Over the course of those months in the spring, Lauer said his relationships with students “didn’t decay, but some did grow distant.” Self-described as sarcastic and a jokester, he’s planning to record “a satirical, ham-it-up video” for his new students in the coming weeks as a virtual intro.
“Hopefully it’s a bridge to showing them my teaching style and personality,” he said.
Teaching high schoolers in the midst of a pandemic that has upended the economy also means understanding that some of those students are going to be picking up new jobs or extra hours at work to help out with finances at home.
Taylor Ohlstrom, who taught math in Denver’s Northfield High School last spring, said she only she saw half her students at the most during those months. Some had conflicts with work or childcare.
“You have to be willing to talk to kids about being honest with what’s going. Nothing is too little when talking through these things,” said Ohlstrom, who is starting a new teaching position this fall at Lakeside High School in Atlanta. “I tried to connect with each one of my students and ask them pretty bluntly what’s going on, and I tried to be as flexible as I could with them.”
Sometimes teacher-student connections didn't require any video.
Michelle Peck Williams, an AP World History and Current Events teacher at Paul Laurence Dunbar High School in Lexington, Ky., said she ditched video platforms early in the process.
Prior to the pandemic, Williams didn’t do much in terms of online instruction aside from posting a few links in Google Classroom. But she had used an ed-tech tool called Nearpod, which facilitates class discussion through a chat feature.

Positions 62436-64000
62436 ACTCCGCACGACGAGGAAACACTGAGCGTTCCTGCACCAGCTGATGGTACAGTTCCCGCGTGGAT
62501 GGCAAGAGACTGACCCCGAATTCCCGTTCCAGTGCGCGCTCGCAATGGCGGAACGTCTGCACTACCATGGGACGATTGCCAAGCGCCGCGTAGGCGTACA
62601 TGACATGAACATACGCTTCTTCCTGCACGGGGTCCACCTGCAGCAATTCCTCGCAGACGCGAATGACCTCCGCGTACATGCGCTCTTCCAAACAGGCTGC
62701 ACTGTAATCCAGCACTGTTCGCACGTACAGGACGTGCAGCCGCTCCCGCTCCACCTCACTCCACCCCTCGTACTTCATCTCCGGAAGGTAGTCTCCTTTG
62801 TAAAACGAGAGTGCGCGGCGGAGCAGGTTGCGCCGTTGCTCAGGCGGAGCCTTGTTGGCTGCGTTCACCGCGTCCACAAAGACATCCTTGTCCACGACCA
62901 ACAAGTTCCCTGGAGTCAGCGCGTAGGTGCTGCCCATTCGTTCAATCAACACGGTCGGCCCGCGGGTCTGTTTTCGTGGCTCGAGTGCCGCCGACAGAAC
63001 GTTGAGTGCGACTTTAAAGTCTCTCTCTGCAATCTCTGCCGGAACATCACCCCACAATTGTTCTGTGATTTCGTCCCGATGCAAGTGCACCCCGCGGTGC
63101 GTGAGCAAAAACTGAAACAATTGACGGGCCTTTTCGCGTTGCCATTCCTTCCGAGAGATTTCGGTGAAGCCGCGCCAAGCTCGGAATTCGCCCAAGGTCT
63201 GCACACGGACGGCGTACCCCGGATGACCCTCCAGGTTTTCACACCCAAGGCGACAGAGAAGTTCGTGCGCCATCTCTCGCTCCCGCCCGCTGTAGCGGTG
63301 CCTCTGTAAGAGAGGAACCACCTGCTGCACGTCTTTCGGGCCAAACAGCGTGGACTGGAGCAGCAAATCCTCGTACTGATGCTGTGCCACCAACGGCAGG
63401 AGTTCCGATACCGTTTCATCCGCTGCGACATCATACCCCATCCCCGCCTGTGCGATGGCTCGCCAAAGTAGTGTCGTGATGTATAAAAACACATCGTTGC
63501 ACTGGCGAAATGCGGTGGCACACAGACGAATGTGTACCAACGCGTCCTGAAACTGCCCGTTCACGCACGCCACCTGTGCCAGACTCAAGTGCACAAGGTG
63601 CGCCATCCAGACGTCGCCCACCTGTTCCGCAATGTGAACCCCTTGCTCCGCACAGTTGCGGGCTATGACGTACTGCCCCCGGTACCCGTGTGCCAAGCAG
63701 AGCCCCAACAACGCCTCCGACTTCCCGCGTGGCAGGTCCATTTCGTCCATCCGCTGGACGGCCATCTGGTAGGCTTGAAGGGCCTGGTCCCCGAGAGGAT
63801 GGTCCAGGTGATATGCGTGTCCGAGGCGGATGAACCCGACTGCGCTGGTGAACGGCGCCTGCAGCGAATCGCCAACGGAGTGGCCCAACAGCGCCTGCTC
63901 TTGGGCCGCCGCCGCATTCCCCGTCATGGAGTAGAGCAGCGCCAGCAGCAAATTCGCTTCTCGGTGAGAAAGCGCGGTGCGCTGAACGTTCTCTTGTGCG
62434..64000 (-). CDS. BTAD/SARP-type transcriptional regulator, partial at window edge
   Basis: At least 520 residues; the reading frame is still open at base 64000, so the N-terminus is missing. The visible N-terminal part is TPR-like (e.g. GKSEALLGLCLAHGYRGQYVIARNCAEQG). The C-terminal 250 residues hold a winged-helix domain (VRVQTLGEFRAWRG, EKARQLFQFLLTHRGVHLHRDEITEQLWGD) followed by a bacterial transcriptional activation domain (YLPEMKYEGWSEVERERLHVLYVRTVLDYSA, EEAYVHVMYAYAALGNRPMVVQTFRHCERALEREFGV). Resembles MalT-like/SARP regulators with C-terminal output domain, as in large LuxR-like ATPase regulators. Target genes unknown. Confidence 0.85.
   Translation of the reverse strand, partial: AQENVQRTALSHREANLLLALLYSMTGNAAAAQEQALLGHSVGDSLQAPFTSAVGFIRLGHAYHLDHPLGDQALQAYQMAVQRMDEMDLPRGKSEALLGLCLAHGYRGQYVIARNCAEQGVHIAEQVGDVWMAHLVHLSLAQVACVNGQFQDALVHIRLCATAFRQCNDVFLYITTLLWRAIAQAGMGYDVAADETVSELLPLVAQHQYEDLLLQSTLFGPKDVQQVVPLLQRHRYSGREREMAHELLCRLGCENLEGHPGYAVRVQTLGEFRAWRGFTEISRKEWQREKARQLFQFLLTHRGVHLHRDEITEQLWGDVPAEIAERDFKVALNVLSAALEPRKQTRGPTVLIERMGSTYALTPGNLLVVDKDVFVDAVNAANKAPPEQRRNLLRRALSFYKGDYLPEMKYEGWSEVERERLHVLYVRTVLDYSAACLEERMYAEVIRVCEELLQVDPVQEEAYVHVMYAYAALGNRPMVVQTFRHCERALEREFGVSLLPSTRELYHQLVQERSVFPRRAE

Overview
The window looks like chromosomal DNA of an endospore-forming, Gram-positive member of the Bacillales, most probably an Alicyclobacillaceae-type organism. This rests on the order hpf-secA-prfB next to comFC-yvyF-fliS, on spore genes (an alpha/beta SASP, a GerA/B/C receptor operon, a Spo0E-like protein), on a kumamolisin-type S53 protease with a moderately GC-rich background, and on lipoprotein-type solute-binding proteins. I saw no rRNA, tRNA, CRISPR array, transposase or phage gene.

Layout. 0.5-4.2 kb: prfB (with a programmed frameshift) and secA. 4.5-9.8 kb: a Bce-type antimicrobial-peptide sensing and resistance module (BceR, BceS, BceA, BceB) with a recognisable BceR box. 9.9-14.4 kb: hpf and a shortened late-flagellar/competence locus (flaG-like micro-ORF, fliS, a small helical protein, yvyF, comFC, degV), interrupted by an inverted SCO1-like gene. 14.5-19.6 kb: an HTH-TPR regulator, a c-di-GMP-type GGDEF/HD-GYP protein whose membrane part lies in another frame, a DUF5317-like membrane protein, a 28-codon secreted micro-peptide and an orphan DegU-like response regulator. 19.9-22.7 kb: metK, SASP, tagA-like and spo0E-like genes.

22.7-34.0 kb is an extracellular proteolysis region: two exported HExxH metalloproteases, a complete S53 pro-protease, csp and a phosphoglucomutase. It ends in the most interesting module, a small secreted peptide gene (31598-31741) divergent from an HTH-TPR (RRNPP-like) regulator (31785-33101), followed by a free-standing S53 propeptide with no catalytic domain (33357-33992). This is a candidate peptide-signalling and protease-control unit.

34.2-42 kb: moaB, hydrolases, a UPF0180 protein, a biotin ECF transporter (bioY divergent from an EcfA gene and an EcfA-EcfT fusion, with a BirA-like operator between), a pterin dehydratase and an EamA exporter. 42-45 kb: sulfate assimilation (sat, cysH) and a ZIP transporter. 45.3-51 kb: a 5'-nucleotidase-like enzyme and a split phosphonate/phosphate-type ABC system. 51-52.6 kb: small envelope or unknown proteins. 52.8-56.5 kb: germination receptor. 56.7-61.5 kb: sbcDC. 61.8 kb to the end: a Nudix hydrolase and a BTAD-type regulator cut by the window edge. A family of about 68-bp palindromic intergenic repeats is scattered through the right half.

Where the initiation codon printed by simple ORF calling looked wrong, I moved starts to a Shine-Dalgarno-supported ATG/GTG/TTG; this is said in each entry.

Not every student is comfortable learning through a webcam and a microphone, and some quiet students unexpectedly shined when classes were held on the chat tool, she said.
“They drove the discussion way better than I could have expected,” Williams said. “It was a whole other opportunity for these kids to learn and participate.”
Williams is getting advice for the upcoming school year from college professors who teach remotely full time, and has come to the acknowledgement that she’s going to “have to add Zoom and make it work” to enhance her online lessons in the future.
That doesn’t mean that fostering a true connection with brand-new students she possibly won’t meet in person will be any easier.
“I’m a bit terrified overall, honestly,” she said. “Not knowing the kids already and having to teach them online is going to be a giant barrier.”
> For more on this topic, read: How Did COVID-19 Change Your Teaching, for Better or Worse? See Teachers' Responses